The irony is that Brutalism was born out of utopian idealism. The style’s progenitors— Alison and Peter Smithson, Le Corbusier, Moshe Safdie—shared a commitment to social welfare through architecture. In the United States, monolithic concrete architecture represented authenticity, honesty, strength. As Amanda Kolson Hurley wrote in Washington Post Magazine, architects of Brutalism were revolting against “the previous generation and its cool, glassy modernism, which by that point had become the architectural language of the corporate world.”

“Being monolithic meant eliminating applied surfaces, hung ceilings, sheetrock—eliminating everything except the concrete,” the architect Henry Cobb explained in an interview published in the 2015 book Heroic: Concrete Architecture and the New Boston. “We were enchanted by the idea that once the concrete was poured, the building was essentially finished.” This fascination with concrete was partially practical. In the years after World War II, steel was prohibitively expensive, especially in Europe. The same characteristics that drew mainland designers to concrete—its economics, its authenticity, its expressiveness—swayed architects working in Hawai‘i. Unlike steel, which had to be imported, concrete could be made in the islands.

Despite the use of terms like “monolithic,” there is an almost obsessive attention to detail in Brutalist buildings. On some, the exposed concrete is intentionally chipped or broken; on others, it swirls with the patterns of its wooden forms. Architects like Joseph Farrell, an acolyte of Rudolph’s and arguably one of the masters of Hawai‘i’s tropical Brutalism, chose different sizes and colors of crushed local rock to echo the area’s historic stone structures and evoke Hawai‘i’s beaches. What looks gray and lifeless from a distance becomes white and red and blue up close, an elemental architecture with a geologic patina.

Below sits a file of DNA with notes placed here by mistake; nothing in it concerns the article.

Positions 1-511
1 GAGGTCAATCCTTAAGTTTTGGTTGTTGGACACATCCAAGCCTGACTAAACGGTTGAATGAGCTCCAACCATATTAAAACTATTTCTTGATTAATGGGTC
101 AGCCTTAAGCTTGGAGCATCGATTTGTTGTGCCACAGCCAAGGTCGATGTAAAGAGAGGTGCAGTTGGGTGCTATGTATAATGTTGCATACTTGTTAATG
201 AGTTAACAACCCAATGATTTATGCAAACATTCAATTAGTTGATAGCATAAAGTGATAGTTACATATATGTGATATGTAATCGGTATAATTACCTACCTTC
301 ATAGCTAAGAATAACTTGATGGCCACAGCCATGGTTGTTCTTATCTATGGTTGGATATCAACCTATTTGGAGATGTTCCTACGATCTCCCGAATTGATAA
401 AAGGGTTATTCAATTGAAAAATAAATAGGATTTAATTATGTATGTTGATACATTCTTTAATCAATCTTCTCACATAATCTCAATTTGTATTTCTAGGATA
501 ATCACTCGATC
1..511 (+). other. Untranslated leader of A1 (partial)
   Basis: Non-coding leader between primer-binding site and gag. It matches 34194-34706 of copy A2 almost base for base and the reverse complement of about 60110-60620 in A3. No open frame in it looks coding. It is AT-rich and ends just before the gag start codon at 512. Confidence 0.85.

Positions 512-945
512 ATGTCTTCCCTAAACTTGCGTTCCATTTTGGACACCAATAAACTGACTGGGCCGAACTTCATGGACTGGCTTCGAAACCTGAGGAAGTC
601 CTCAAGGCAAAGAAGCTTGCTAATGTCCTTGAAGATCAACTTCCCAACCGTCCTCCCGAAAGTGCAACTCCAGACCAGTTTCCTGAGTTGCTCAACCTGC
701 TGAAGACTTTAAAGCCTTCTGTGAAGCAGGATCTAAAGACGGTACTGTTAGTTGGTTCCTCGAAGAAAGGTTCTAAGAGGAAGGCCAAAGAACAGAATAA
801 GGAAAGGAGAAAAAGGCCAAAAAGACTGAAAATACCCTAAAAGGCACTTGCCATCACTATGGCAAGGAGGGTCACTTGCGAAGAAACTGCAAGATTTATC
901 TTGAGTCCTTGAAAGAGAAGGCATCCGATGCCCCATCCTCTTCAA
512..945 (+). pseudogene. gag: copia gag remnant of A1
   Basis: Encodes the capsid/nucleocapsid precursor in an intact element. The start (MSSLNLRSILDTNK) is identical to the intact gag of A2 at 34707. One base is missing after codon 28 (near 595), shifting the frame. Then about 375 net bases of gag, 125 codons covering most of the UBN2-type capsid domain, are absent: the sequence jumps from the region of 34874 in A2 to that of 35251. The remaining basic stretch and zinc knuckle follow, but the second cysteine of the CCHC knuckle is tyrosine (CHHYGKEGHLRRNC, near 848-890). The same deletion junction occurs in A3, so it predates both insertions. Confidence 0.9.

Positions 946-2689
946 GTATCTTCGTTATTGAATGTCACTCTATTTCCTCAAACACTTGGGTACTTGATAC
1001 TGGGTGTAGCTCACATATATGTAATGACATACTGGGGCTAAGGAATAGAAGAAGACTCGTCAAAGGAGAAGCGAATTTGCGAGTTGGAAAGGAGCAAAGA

No architectural style thrown into the utterly unique milieu of Hawai‘i emerges unchanged. Soon Brutalism was metabolized into a more acceptable and appealing island aesthetic. Still wooed by concrete, architects found ways to soften their buildings to better fit Hawai‘i’s climate and culture. They ringed their buildings with coconut palms and hala trees, incorporated lava rock, and added concrete murals.

As ornamental and indigenous material found their way into Hawai‘i’s concrete buildings, the architecture became something else. A resort like the Mauna Kea Beach Hotel on Hawai‘i Island—at the time the most expensive hotel in the world—was already anathema to the socialist ideals of Brutalism’s earliest champions. But in blending wood, steel, and tile with massive concrete forms, such buildings also said goodbye to the stylistic purity being pursued by people like Paul Rudolph. A sort of hybrid architecture emerged, something both tropical and Brutalist and distinctly of Hawai‘i. Not every building is a work of art, no more than every paint-splattered canvas is a masterpiece. But whether or not it is beloved today, Hawai‘i’s strain of Brutalism helped define the islands.


Born out of post-World War II austerity, Brutalism was defined by
bold, sculptural, monumental concrete forms.